Quantitative thinking, statistical science and computation have become integral to biomedical genomics, even of biology in general. Students in India pursue higher education in biology if they are not comfortable with mathematics. Unfortunately, when they get into biological research, they find themselves back into numbers, formulas and equations that they had dreaded in high school! Thus, there is a human capacity challenge. Again, I do not have a roadmap, but hopefully through coursework and short-term training during their biological research pursuits, they can be made to learn and improve their quantitative skills. Interestingly, increasing numbers of mathematicians and statisticians are taking interest in biological research, which is great. Technology manufacturing is in the hands of a small number of companies, whether we like it or not. All institutions in the world purchase their technology platforms from these companies. The challenge for us is to have enough money to purchase these platforms and reagents! Timely access for acquisition of these platforms is no longer a problem.
With your new esteemed membership how will you bring about an improvement in funding to make your research and institutional dreams come true
No ideas here!
What is your promise and hope for young statisticians to encourage them take up new fields of application and researchers from other disciplines to encourage them to develop statistical capabilities that can help them in their research? Can ISI play a constructive role in supporting both these groups?
It is really heartening that young statisticians are increasingly getting into applied research in biomedical sciences. They are seeing opportunities in massive data sets that require innovation in analysis and integration. ISI has been playing a major role in setting directions about the roles of statisticians in “big data science.” ISI and the Royal Statistical Society had organized a discussion meeting in London last year on “big data” (I was privileged to be invited to the meeting and to share my experience in “big data” analysis), which has resulted in a white paper charting the future course of statistical science. Hopefully, NIBMG will engage with ISI more thickly to accelerate interaction of biomedical genomics and statistical science.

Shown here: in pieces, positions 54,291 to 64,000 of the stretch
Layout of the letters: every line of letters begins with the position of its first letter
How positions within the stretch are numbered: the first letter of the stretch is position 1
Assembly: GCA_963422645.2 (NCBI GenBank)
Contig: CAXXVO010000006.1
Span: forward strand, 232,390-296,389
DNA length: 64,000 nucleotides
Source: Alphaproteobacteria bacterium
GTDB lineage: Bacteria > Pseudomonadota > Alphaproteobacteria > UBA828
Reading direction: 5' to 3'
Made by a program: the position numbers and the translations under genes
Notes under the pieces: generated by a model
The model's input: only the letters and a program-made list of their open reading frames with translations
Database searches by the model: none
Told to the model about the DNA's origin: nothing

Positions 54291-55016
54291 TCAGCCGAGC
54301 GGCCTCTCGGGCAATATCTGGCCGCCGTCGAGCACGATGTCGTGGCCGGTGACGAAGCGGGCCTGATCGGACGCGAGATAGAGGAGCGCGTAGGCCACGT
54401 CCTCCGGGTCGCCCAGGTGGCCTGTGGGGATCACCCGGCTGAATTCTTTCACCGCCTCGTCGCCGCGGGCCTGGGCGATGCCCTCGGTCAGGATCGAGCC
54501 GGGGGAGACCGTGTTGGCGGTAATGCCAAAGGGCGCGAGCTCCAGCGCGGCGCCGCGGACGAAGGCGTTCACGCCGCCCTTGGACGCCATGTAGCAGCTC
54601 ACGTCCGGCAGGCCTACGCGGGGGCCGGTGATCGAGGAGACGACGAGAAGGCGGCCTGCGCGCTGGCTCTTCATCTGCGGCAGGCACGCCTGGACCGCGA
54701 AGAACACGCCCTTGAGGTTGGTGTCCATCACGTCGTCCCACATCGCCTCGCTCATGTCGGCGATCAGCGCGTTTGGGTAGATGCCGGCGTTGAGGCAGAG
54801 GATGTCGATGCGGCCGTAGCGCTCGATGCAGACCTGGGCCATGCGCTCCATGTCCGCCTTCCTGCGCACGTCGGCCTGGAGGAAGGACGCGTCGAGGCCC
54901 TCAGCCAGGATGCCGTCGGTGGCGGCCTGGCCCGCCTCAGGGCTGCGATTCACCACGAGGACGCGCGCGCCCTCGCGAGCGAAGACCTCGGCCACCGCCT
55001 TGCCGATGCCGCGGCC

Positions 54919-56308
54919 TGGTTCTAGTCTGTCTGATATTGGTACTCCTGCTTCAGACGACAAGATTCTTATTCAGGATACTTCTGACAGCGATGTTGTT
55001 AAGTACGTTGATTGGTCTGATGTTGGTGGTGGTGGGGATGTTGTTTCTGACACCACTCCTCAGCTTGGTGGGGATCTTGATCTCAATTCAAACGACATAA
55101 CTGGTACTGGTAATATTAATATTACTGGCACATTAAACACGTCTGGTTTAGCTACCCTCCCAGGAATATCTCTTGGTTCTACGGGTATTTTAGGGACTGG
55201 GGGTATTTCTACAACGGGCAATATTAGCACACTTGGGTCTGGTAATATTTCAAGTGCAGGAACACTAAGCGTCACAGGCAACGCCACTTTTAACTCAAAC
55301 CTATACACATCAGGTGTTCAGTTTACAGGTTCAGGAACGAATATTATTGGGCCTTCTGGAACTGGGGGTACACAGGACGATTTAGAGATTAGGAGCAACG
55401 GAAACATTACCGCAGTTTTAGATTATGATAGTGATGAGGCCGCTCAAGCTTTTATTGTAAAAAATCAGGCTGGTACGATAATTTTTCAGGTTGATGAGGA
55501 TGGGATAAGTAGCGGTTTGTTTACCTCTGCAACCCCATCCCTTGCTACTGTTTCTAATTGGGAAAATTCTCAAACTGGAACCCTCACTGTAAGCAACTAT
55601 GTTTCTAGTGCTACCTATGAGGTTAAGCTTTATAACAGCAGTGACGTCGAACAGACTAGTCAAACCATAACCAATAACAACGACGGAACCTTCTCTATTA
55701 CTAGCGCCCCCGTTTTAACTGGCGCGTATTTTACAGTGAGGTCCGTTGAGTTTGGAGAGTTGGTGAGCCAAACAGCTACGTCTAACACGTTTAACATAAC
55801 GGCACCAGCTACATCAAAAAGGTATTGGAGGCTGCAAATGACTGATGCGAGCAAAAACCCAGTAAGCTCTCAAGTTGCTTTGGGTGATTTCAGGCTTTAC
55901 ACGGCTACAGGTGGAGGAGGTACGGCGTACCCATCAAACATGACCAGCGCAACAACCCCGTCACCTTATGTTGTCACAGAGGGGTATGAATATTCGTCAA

Draft sequence of wheat bread genome ready
DNA markers generated can help produce wheat variety of better quality
First time that draft sequence results are made available to the research community
India played a major role through research work of three institutions supported by DBT
Scientists have successfully brought out the draft sequence of the wheat bread genome. The work which was carried out by a consortium of scientists from 14 countries who sequenced isolated chromosome arms has been published in a paper in the journal Science (July 18, 2014 issue).
India has played a major role as three Indian institutionsPunjab Agricultural University, Ludhiana, National Research Centre on Plant Biotechnology (NRCPB) and University of Delhi, South Campus, New Delhi sequenced the 2A genome with the support of the Department of Biotechnology.
The decoding of wheat genome may help in identifying more than 125,000 genes of which about 50 percent have been assigned to individual wheat chromosomes. This four years effort by the International Wheat Genome Sequencing Consortium (IWGSC) has opened gates for understanding the biological function of each of these genes.The current draft sequence would generate thousands of DNA markers which could be used as ‘tag’and eventually help track particular genes responsible for certain traits of interest. It will help plant breeders to produce new high quality cultivars, with better yield, disease and pest resistance, abiotic stress tolerance and richer in essential micronutrients.
For each gene in wheat there are three copies, one from each of the three genomes, and in most cases only one copy expresses. How the plant decides which copy of the gene to express is most intriguing question in wheat biology. Availability of chromosome based sequence has opened new horizons for researching this issue.
While earlier private companies have claimed to have decoded the raw wheat genome sequence data, this is the first time that the sequence results are available to the public through IWGSC. It has been called a draft sequence because the blue print at present assembles only about 60 per cent of the genome and the team expects to assemble the complete genome in next 3-4 years.
Completion of the wheat genome reference sequence is essential to accelerate breeding and the rapid identification of genes underlying complex traits such as yield, disease and pest resistance, or a-biotic stress tolerance. The genome sequence will aid breeders by enabling new strains to be developed, including new “stacked” trait combinations, and by allowing the development of accelerated and smarter breeding schemes. This in turn will decrease the time from discovery to commercialisation of new varieties for farmers.